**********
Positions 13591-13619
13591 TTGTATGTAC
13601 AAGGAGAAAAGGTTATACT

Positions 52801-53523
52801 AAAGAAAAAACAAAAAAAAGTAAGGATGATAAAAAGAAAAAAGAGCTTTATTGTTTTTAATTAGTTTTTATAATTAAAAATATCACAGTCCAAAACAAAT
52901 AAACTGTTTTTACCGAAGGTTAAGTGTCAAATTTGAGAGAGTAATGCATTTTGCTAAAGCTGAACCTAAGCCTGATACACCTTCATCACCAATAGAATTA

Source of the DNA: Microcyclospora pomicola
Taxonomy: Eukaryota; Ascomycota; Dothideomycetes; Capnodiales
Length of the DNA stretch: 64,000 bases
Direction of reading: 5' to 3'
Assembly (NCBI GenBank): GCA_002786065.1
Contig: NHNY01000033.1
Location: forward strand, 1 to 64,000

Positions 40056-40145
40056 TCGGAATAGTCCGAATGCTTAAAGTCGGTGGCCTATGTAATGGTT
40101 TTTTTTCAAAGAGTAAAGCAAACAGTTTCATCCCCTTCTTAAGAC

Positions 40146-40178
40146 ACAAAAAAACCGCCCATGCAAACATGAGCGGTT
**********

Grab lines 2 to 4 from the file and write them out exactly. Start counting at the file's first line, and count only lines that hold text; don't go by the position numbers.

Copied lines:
13591 TTGTATGTAC
13601 AAGGAGAAAAGGTTATACT

Positions 52801-53523